The impact of textile wet colouration on the environment in 2011

Hurren, Chris, Li, Qing and Wang, Xungai 2011, The impact of textile wet colouration on the environment in 2011, in EDFGC 2011 : Abstracts of the International conference on eco-dyeing and finishing and green chemistry, [EDFGC ], [Hangzhou, China], pp. 105-105.

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Title The impact of textile wet colouration on the environment in 2011
Author(s) Hurren, Chris
Li, Qing
Wang, Xungai
Conference name International Conference on Eco-Dyeing/Finishing and Green Chemistry (2011 : Hangzhou, China)
Conference location Hangzhou, China
Conference dates 8-12 June 2011
Title of proceedings EDFGC 2011 : Abstracts of the International conference on eco-dyeing and finishing and green chemistry
Editor(s) [Unknown]
Publication date 2011
Conference series International Conference on Eco-Dyeing/Finishing and Green Chemistry
Start page 105
End page 105
Publisher [EDFGC ]
Place of publication [Hangzhou, China]
Keyword(s) colouration
dyeing
environmental impact
energy
cotton
wool
polyester
nylon
Summary Wet textile colouration has the highest environmental impact of all textile processing steps. It consumes water, chemicals and energy and produces liquid, heat and gas waste streams. Liquid effluent streams are often quite toxic to the environment. There are a number of different dyeing processes, normally fibre type specific, and each has a different impact on the environment. This research investigated the energy, chemical and water requirements for the exhaust colouration of cotton, wool, polyester and nylon. The research investigated the liquid waste biological and chemical oxygen demand, salinity, pH and colour along with the energy required for drying after colouration. Polyester fibres had the lowest impact on the environment with lowest water and energy consumption in dyeing, good dye bath exhaustion, the lowest salinity levels in their effluent, relatively neutral pH effluent and low energy in drying. The wool and nylon had similar dye bath requirements and outputs however the nylon could be dyed at far lower liquor ratios and hence provided better energy and water use figures. The cotton and wool required high energy consumption in drying after colouration. Cotton performed poorly in all of the measured parameters.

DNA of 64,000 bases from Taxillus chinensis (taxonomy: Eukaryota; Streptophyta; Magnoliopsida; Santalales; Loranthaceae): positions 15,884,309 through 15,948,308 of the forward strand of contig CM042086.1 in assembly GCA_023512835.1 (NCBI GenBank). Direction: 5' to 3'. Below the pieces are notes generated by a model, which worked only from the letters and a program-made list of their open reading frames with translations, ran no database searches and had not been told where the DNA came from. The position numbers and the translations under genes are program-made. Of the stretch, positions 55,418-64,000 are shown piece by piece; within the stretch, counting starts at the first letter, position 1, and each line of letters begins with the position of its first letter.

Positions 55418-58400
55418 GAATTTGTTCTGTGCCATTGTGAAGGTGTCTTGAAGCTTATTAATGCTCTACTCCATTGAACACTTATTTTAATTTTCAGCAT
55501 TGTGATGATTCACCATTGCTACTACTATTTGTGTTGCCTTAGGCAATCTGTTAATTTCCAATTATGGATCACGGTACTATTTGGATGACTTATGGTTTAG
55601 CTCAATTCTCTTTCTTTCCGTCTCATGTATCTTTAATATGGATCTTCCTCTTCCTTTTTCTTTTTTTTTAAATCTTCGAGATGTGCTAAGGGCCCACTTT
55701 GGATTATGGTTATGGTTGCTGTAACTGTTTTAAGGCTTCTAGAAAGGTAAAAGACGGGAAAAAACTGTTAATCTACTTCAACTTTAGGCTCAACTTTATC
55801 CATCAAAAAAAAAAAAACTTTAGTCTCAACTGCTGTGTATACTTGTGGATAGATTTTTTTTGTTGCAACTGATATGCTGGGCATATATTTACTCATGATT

Language eng
Field of Research 091006 Manufacturing Processes and Technologies (excl Textiles)
Socio Economic Objective 869803 Management of Liquid Waste from Manufacturing Activities (excl. Water)
HERDC Research category E3 Extract of paper
Persistent URL http://hdl.handle.net/10536/DRO/DU:30042297

Document type: Conference Paper
Collection: Centre for Material and Fibre Innovation
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